A US firm specialising in analytical tracers used in the animal feed industry has developed a variant of the technology aimed at pharmaceutical applications.
San Francisco-based Micro-Tracers has been producing its tracers - which consist of food-grade plastic embedded with iron particles coated in food dies - for more than 50 years. They are added alongside ingredients such as vitamins, minerals or premixes to allow their presence in animal feeds to be confirmed.
"Our microtracers are used in the animal feed industry widely around the world to protect patent and distribution rights, as well as to determine adequacy of mixing and cross-contamination control procedures," according to Dr. Nikolay Barashkov, director of R&D at Micro-Tracers.
While the company does not yet have any clients signed up in the human pharma sector, its tracers are used in veterinary drugs added to feed.
The new line of micro-engraved tracers - called Secur - was launched a couple of months ago and has arisen out of technology used in the semiconductor industry. The tracers can be used both on the packaging and label of pharmaceutical products as well as an ingestible taggant for solid oral dosage forms.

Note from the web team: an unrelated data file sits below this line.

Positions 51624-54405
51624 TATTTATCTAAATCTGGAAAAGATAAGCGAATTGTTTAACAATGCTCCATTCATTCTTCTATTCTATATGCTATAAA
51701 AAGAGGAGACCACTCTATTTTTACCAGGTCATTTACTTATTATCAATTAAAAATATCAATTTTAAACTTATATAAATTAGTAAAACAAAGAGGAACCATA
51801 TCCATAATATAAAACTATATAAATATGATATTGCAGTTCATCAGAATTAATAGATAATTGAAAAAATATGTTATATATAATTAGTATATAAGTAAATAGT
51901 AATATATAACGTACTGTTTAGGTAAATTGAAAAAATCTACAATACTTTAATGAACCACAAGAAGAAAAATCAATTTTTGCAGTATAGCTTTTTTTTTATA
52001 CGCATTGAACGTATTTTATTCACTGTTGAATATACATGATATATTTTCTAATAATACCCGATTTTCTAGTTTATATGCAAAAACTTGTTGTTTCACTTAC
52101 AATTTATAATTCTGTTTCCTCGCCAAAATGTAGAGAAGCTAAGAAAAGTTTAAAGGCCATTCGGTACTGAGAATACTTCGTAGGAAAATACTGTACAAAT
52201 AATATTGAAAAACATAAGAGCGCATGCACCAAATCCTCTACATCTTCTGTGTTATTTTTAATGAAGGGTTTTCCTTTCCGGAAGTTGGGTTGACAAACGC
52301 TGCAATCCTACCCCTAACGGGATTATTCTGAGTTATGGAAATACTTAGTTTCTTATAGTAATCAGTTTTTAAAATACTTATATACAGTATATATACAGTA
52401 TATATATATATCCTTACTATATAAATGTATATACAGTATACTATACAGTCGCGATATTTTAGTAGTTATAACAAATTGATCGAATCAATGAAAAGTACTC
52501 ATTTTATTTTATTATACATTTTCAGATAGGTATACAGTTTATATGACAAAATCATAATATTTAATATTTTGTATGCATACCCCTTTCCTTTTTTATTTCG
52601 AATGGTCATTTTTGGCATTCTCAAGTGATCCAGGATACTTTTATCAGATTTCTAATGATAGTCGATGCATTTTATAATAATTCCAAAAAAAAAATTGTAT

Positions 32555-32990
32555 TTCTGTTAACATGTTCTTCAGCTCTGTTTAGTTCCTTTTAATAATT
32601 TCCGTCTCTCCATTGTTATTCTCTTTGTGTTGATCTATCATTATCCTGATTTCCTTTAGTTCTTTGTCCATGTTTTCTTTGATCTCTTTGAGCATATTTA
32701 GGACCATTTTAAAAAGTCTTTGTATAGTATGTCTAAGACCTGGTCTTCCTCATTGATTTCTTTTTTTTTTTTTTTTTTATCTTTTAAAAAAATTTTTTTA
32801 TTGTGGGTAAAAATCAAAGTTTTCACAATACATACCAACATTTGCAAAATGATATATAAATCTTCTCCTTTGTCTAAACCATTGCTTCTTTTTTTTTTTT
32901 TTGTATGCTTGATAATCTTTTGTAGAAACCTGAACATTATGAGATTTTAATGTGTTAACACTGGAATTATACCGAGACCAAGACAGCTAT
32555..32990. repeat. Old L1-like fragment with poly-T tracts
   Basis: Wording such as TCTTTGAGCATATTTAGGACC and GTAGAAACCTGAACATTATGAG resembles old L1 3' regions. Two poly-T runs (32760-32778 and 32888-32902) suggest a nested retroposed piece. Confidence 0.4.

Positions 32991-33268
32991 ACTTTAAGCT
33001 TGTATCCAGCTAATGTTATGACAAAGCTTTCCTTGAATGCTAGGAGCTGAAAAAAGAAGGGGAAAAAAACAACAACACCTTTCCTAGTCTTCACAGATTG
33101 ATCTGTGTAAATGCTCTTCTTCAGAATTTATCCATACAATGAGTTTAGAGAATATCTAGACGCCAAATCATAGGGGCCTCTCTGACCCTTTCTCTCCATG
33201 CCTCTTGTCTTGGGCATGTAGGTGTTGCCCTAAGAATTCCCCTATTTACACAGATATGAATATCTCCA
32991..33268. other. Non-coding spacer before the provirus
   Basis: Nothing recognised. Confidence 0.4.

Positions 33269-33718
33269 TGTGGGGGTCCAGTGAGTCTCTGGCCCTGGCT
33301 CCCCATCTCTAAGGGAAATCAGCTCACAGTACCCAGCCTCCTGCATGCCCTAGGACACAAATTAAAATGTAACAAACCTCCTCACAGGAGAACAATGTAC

"Our tracers can be applied to the label, included inside of the pill, or in the coating- it all depends on the client’s preference," said Barashkov.
They take the form of magnetically-attractable particles - up to 100 microns in diameter with lettering 10-20 microns in height - and are considered to be Generally Recognised As Safe (GRAS) status FDA regulations.
They also comply with most elements of the US FDA guidance finalised in 2011 on physical-chemical identifiers (PCID), defined as a substance or combination of substances possessing a unique physical or chemical property that can be used to identify and authenticate a drug product or dosage.
For example, they don't include ingredients derived from food allergens, all the components are relatively inert and they don't contain any release-controlling excipients. The company does need to perform some additional studies on the behaviour of very small iron particles in simulated gastric and intestinal fluids, said the spokesperson.
Instant identification of the tracer is possible using an ultraviolet black light, as this will cause the embedded food dye to fluoresce, microscope, and thanks to their iron content they can be separated out using a magnet.
Each micro-engraved tracer could include a company name and/or other identifying information (i.e. lot number, production date, expiration information).
"Manufacturing these tracers requires extremely specialized semiconductor equipment and a variety of technical skills," according to Micro-Tracers.
"The difficulty and cost to acquire such equipment and the expertise necessary to operate it pose high barriers to entry for potential counterfeiters."
They are also more affordable than other anti-counterfeiting measures that may add as much as 10 per cent to the manufacturing costs of the drug, said the company. By contrast, micro-engraved tracers could be added at "a fraction of the cost", it suggests.